- There are four common business structures to choose from; sole trader, partnership, company or trust.
- The structure you choose will significantly affect your business’ legal and operational risk, asset protection, tax obligations, legal costs and clientele.
- You can change structures to accommodate the growth of your business, but changing legal structures can often be very complex. It is important to think carefully early on about which structure is the right one for your business and best reflects your goals for the future.
Types of Different Business Structures
Sole Trader is the simplest of the available business structures. As a sole trader, you manage and operate the business under your name. Such structure is cheap and easy to set up. However, it is not very flexible and will not accommodate a growing business. The sole trader structure is most suitable for contractors, tradies, entertainers, home businesses, online stores, websites and most small businesses. The majority of small business owners in Australia are sole traders.
A partnership is an association of two or more people who carry on business as a partnership. A partnership structure can be set up simply and relatively cost-effectively. However, there are a number of disadvantages to the structure. Like a sole trader structure, partners are jointly and severally responsible for the debts of the business. Therefore, it is important to consider who you enter into a partnership with, as all partners are equally liable for the actions of the other partners. A partnership should have a partnership agreement in place which sets out how the partnership is to operate.
A company structure is ideal when you are looking to grow and scale your business. A company is its own legal entity. Therefore, individual shareholders are only liable for debts or liabilities that the company incurs up to the amount unpaid on their shares (which is commonly zero). This limited liability makes the company structure suitable for high-risk businesses. The ability to raise capital and grow via the issue of shares makes the company structure the most suitable for startup businesses. Companies are regulated by the Corporations Act and must abide by their statutory obligations and Constitution or Replaceable Rules. If your company has more than one shareholder, you should have a shareholders agreement in place.
A trust can be used to run a business. A trust will have an individual or corporate trustee. The trustee controls the trust and distributes profits to the beneficiaries of the trust, in accordance with the trust deed. If a trust has an individual trustee, the trustee will be personally liable for the trust’s debts. If a trust has a corporate trustee, the company’s shareholders receive protection by the company’s limited liability. A trust is not suitable if you require profits left in the business to help its scale, as a trust must distribute any income, or it will be taxed at the top marginal tax rate of 49%. Additionally, a trust may also require a unit holders agreement (if it is a unit trust) and a shareholders agreement (if it has a corporate trustee).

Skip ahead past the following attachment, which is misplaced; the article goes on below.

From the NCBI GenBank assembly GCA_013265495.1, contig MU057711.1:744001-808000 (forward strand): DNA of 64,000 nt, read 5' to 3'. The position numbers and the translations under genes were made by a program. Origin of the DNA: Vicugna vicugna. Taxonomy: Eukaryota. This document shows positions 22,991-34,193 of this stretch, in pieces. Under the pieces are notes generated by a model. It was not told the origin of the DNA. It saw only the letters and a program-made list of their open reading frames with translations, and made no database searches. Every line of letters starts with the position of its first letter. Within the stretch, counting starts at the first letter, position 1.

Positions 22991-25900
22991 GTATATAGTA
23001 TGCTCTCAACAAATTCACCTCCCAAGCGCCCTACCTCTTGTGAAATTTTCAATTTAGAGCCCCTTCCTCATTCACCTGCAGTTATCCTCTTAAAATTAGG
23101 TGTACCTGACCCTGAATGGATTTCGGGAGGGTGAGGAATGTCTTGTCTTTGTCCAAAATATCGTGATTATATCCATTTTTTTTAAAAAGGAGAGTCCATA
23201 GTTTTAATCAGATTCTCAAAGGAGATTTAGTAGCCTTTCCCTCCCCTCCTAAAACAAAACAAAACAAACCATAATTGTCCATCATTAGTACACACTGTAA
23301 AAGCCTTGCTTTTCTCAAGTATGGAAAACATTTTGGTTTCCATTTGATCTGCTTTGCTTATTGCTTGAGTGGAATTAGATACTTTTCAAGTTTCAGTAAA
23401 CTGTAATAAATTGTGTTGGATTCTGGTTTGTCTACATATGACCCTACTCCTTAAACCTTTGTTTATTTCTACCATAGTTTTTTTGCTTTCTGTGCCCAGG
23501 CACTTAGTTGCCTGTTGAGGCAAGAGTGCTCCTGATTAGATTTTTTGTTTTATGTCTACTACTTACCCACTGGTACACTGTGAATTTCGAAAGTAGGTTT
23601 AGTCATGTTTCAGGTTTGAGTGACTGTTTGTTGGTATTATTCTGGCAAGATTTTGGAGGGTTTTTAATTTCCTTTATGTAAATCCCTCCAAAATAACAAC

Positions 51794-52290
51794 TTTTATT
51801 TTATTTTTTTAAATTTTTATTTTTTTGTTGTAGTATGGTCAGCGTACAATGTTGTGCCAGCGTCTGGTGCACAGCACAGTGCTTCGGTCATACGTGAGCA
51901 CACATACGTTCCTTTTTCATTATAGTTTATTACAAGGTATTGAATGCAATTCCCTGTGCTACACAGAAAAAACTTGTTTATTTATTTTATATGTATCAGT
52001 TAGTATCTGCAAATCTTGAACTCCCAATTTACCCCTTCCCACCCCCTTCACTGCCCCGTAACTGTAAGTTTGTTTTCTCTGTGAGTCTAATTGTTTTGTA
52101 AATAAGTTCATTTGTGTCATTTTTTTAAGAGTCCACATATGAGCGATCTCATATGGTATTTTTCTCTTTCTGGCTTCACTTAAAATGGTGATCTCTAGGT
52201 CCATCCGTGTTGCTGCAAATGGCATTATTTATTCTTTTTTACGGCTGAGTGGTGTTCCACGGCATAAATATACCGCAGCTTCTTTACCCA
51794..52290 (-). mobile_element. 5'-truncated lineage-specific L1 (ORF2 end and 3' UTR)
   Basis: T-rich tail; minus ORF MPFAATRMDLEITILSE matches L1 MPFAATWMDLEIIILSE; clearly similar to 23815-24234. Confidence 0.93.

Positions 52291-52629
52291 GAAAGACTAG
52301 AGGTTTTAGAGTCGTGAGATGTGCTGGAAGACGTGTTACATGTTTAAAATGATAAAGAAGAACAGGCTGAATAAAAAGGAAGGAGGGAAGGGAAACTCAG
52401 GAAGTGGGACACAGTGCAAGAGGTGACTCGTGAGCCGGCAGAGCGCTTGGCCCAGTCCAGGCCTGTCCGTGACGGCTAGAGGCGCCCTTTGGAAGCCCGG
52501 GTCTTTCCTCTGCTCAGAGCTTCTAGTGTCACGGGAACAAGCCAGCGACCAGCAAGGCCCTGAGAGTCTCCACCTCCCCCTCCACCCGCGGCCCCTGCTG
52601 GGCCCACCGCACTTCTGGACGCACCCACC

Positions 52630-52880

Deciding on a Business Structure
When starting a business one of the first things you should consider is which structure is going to have the best long-term benefits and reflects your future goals. You will need to think carefully about:
- the type of business you are going to run,
- its risk profile,
- plans for growth,
- the involvement of others, and
- how to come to decisions.
Each structure has different upfront and ongoing costs. A sole trader is the cheapest to establish, and more complicated structures, such as a trust with corporate trustee incur higher legal set up costs along with government fees.
The way that tax affects the different business structures will also factor into your decision. The profits made by sole trader businesses are considered personal income and are taxed as such. Companies pay 30% tax on their income but must keep financial records up to date and lodge annual tax returns and reports to ASIC. Using a trust structure may allow you to plan your tax, by streaming distributions to beneficiaries on lower tax rates.
|Business Structure||Sole Trader||Partnership||Company||Trust|
|Expensive to register||No||No||Yes||Yes|
|Difficult to set up||No||No||Yes||Yes|
|Complete control over decision-making||Yes||No||No||No|
|Easy to raise capital||No||Yes||Yes||Yes|
|Easy to dissolve or sell||Yes||Yes||Yes||No|
|Can I retain all profits made?||Yes||No||No||No|
|Can I change structures easily?||Yes||No||No||No|
- Are the costs of setting up and maintaining each structure realistic for your business’ type, size and the potential for growth?
- What are the tax advantages/disadvantages of each structure?
- How can different structures help with asset protection and personal liability?
- What documents you will need to set up each structure.
How can LegalVision help me?
LegalVision tailors legal advice for businesses and individuals, including helping you find the right structure for your business and preparing the relevant paperwork to ensure you’re off to a good start. If you have any questions or need legal advice, contact LegalVision’s business lawyers on 1300 544 755.